Photo by John Moeses Bauan on UnsplashAll the algebra you need to know about Linear Regression to be interview-readyNathan ToubianaBlockedUnblockFollowFollowingMay 23Linear Regression (LR) is one of the most simple and important algorithm there is in data science.

Whether you’re interviewing for a job in data science, data analytics, machine learning or quant research, you might end up having to answer specific algebra questions about LR.

Here’s all you need to know to feel confident about your LR knowledge.

Note: this article is all about theory, no coding.

It also assumes that you are already at least a little familiar with algebra.

Know your assumptionsAlthough this article assumes that you’re already somewhat familiar with LR, let’s remind the formula and assumptions.

Given N observations, an output vector Y (dimension Nx1) and p inputs X1, X2, …, Xp (each input vector being of dimension Nx1), LR assumes that the regression function E(Y|X) is linear in the inputs.

Y thus statisfies:where epsilon is the error terms.

The linear assumption is actually the only assumption strictly necessary for LR later in this article we’ll se that we can add more assumptions to infer more results.

Although this above formula may seem simple, it’s not always easy to find the coefficients (beta) — moving forward, we’ll call hat betas our estimates of the coefficients.

Know the key metrics definitionsHere are the 3 metrics you definitely need to know (by heart):The RSS is the Residual Sum of Squareswhere y_i is the output for observation i and ŷ_i is the estimated output for observation i:TSS is the Total Sum of SquareswhereR-squared, which is a measure of the linear relationship betwween X and YAs long as you know these formulas you should be able to infer all the other results by logical reasoning.

Know the solution: how (and when) to compute itAs we said before, the key of LR is finding estimations of the coefficents.

We find these by minimizing the RSS.

To do so, let’s define X and Y byNote that we have to add a column of 1s to the input matrix in order to take into account the intercept beta_0.

Our minimization problem is equivalent to solving:So we can compute the gradient of the right term:Which is supposed to be equal to 0 for our estimation beta hat.

Assuming that X⊤X is non singular, this gives us an explicit solution:This is a formula you need to know, but you should also be able to prove it, as done above.

The assumption of non singularity is key here.

We also infer the formula of y estimated:It can also be useful to know the explicit solution in dimension Nx1 (1 input variable):Where x is here a vector (not a matrix) — it’s easy to remember when you already have the more general solution: X⊤X becomes the variance of the input (in 1-dimension, inverting a term is equivalent to dividing by that term) and X⊤y becomes the covariance term.

You can also compute this solution by doing a similar calculus, in dimension 1.

Be comfortable with hypothesis testing (assuming normal errors)In an interview, it’s also important to have some statistical notions for LR.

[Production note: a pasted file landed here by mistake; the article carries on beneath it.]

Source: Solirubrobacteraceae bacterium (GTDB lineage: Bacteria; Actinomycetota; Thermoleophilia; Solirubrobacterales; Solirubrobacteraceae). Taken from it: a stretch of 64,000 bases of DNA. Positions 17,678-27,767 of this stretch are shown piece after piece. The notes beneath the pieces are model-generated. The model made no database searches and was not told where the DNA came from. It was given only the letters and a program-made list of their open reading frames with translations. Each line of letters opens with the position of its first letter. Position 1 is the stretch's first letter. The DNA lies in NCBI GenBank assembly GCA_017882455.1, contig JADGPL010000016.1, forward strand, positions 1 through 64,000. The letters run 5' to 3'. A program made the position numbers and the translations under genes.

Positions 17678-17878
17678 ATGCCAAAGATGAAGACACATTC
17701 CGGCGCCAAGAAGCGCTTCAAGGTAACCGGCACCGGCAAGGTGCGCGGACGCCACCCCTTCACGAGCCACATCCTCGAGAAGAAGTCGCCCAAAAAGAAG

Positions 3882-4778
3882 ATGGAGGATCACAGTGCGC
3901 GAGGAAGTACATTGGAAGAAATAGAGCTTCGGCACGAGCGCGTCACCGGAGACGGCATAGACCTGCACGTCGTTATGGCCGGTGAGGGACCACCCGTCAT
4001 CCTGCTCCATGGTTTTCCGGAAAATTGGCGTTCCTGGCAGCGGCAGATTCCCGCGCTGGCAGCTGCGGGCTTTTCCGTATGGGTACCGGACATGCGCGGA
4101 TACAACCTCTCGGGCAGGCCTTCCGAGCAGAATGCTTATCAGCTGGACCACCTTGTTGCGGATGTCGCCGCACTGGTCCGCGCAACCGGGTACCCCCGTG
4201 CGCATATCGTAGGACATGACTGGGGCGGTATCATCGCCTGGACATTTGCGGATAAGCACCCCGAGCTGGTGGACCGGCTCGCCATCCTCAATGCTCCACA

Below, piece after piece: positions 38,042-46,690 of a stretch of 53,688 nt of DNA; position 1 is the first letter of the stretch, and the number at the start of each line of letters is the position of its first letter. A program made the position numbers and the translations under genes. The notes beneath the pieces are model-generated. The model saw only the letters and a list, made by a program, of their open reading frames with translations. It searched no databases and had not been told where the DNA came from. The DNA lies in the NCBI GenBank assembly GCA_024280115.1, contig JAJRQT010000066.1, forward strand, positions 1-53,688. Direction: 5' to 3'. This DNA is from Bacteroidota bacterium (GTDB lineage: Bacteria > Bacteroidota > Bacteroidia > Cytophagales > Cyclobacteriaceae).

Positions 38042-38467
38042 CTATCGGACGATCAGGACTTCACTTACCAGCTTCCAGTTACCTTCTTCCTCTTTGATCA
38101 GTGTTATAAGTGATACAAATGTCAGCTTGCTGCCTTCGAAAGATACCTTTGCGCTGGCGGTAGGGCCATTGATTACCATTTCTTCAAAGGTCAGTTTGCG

This section assumes that you have the basics in statistical tests (including t stats, f-stats and hypothesis testing).

Assuming normal errors, i.

e(let’s not forget that epsilon is a vector here!) then our estimated solution satisfies:and thuswhich brings us toThis finding helps evaluating the null hypothesis that a coefficient beta_j is null: we can compute the t-scoreUnder the null hypothesis, t_j follows a t-distribution with N-p-1 degrees of freedom, and for N large enough, follows a normal distribution.

Computing this score can help you assess the null hypothesis.

For example, finding a |t_j| score higher than 1.

96 will ensure significance at the 5% level that the coefficient beta_j is not null.

You can also compute confidence intervals for a given coefficient: an approximate (1–2*alpha)-confidence interval is given bywhere we use the areas under the standard normal curve to compute:We can also test the hypothesis that every coeffcicient is null by computing the F-statwhich under the null hypothesis, follows an F(p, N-p-1) distribution.

Hence, large values of F constitue evidence against the null hypothesis.

Bonus 1: why do we do least squares?When we looked for the optimal estimation of beta, we instinctively jumped to least squares optimization, but why?.First, we can prove (we won’t here, check this article for more details) that the least squares estimator is unbiased, i.

eNext, there’s actually a theorem that proves that the least squares estimator has the smallest variance.

This is the Gauss-Markov theorem: it shows that the best unbiased estimator is the least squares.

Bonus 2: what to do when X⊤X is not fully ranked?First, let’s see when this happens.

Let’s remind ourselves that X is of dimension (N, p+1).

X⊤X is then (p+1, p+1).

We can show that X⊤X is fully ranked if and only if X is of rank p+1, which forces N>p.

You can see the proof here.

This means that the features are linearly independent (but not necessarily uncorrelated).

When this is not the case (when we have more features than observations), we can use shrinkage methods such as ridge regression.

Indeed, when we add a term to the diagonal of X⊤X, the problem becomes feasible.

For the example of ridge regression:has a solution:indeed, because X⊤X, is positive semi-definite, its eigenvalues are all positive, adding a positive term to the diagonal makes it fully ranked.

So this makes the problem non-singular.

This is one the reasons we have to apply regularization techniques for cases when p>>N.

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